“When students found out who was doing the study, it made it a lot easier for that population to be open and sit down with me,” she said. “I wasn’t just somebody coming from Syracuse University or Le Moyne (College), and they knew I understood what they were going through.”
As she sat with students, hearing their stories and even shedding tears with them, she says their feelings were the same as those she had 15 to 20 years ago. When fellow classmate Alex Williams was fatally shot in the back in Salaam Jennings-Bey’s freshman year of high school, she says she felt her school offered limited comfort.
“We would crack up on the bus every single day on our way to school,” she remembers. “Then one day, he was gone.”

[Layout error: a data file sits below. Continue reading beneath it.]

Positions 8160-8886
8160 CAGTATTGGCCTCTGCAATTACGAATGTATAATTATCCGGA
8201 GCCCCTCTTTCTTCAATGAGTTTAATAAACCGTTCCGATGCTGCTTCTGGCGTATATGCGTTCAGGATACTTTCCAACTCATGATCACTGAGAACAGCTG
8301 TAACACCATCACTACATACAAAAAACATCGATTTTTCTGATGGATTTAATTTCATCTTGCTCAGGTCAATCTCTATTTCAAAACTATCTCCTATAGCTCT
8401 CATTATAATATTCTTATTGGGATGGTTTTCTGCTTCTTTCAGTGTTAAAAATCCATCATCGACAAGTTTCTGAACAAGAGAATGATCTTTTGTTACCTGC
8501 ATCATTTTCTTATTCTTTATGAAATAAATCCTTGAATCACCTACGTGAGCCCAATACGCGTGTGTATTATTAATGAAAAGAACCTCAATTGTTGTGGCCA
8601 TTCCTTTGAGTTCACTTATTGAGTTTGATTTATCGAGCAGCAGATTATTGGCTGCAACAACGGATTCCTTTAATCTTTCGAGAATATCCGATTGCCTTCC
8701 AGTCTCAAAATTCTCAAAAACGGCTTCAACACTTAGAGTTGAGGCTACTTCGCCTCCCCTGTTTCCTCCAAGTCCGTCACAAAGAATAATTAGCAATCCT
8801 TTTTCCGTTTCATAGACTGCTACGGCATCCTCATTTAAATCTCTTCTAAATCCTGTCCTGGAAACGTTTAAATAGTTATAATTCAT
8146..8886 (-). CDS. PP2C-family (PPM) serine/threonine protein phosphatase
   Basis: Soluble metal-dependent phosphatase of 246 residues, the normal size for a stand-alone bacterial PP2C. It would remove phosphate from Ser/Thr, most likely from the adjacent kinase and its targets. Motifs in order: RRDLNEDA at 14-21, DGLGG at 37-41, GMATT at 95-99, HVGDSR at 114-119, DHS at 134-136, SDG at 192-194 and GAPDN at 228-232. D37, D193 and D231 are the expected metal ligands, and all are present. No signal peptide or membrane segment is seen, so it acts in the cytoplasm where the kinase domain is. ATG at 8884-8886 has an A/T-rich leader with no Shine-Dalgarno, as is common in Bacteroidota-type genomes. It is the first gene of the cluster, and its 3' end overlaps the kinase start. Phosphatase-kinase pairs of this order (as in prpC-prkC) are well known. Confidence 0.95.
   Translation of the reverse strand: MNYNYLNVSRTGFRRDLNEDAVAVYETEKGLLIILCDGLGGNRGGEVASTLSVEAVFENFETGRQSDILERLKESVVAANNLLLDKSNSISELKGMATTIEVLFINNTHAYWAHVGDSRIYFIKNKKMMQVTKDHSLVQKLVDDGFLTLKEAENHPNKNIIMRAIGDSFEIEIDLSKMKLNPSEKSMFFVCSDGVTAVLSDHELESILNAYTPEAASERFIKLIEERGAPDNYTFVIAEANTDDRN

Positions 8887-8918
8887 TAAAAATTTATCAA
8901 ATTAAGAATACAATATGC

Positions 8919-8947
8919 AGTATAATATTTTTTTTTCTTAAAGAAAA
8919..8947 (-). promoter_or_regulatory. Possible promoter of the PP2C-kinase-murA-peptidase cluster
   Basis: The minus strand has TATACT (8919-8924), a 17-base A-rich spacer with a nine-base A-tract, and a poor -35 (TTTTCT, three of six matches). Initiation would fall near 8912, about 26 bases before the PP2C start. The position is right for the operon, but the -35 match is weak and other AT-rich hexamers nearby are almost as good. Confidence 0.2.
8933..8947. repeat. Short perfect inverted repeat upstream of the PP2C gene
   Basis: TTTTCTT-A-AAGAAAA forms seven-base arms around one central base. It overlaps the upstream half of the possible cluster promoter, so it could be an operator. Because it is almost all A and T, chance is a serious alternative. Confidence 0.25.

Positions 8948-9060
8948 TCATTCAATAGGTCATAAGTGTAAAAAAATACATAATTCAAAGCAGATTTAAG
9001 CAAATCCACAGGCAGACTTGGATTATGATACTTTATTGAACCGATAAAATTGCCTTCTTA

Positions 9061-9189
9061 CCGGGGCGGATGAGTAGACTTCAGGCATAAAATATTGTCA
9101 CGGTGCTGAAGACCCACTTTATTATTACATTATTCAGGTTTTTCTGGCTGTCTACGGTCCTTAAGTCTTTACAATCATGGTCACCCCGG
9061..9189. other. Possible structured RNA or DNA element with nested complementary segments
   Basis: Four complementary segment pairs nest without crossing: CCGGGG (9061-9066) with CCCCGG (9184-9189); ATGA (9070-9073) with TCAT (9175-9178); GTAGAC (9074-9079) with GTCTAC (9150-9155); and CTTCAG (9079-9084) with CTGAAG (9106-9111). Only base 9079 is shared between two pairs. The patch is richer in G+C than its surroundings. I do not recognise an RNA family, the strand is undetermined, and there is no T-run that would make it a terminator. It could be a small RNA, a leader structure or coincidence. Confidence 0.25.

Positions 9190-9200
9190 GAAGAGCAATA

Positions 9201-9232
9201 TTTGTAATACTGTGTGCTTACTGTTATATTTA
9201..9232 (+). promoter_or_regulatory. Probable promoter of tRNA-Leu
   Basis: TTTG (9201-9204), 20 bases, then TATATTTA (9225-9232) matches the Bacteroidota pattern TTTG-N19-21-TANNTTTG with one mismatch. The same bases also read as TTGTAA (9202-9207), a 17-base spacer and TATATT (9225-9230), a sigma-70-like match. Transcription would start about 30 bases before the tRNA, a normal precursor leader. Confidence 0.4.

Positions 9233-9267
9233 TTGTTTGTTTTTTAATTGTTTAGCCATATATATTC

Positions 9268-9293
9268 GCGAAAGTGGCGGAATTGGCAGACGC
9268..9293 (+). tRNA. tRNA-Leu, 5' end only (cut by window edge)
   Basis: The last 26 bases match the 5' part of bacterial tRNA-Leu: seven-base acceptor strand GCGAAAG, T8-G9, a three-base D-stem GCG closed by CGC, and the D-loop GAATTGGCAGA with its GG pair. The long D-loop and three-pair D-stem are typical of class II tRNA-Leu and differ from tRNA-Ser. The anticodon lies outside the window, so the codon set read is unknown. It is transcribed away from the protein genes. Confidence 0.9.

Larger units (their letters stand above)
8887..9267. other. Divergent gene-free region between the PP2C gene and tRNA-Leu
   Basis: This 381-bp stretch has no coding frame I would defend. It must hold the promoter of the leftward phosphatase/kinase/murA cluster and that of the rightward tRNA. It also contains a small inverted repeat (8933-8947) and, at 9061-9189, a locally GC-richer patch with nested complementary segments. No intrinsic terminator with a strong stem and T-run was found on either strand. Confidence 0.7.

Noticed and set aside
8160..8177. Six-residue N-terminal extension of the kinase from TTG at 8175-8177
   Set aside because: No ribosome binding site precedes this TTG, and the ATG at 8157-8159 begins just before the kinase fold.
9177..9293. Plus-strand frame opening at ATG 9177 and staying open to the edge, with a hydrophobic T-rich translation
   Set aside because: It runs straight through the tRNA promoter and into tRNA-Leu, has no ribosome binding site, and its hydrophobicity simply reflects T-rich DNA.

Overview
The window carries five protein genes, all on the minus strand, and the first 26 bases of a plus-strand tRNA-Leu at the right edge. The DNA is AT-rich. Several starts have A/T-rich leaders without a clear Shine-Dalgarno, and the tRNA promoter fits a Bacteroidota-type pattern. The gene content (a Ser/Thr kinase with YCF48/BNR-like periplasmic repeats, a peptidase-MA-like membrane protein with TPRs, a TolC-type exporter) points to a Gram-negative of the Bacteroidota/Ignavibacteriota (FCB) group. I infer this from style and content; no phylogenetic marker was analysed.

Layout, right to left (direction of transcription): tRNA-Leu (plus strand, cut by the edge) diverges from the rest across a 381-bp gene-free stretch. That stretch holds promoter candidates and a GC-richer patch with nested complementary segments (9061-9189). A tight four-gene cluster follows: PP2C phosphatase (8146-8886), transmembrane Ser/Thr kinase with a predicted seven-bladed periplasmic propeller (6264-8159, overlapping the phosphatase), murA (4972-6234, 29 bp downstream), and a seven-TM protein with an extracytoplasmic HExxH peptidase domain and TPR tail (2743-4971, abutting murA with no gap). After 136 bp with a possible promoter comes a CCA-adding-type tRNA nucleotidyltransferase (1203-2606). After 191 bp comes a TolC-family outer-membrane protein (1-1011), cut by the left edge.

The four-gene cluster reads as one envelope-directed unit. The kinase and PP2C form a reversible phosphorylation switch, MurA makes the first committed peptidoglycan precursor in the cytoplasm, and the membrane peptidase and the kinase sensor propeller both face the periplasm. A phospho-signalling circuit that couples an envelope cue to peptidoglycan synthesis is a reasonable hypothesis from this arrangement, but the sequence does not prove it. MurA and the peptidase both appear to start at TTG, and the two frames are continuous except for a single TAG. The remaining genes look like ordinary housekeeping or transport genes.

When she arrived at William Nottingham High School the day after her friend was killed, she says then-principal Granger Ward held a moment of silence during the regular announcement.
“But that was it,” she said about the school’s response.
No conversations were held in the classrooms; no directive was given for students to seek out a counselor if they felt the need to talk or discuss their feelings, she said. “It was almost as if nobody cared,” she said about how she interpreted the school’s reaction.
“There was no direct process for me to talk about and receive help for what I was going through,” Jennings-Bey said. “Thus I suppressed it.”
Like her participants, she found support from her family and said staying busy with school helped her carry on.
BIOLOGY OF TRAUMA
When one experiences trauma from a sudden loss of a close friend or loved one, that stress is stored physically in the body, says Kate van Ingen Kelsen, a licensed therapist with more than 25 years of experience.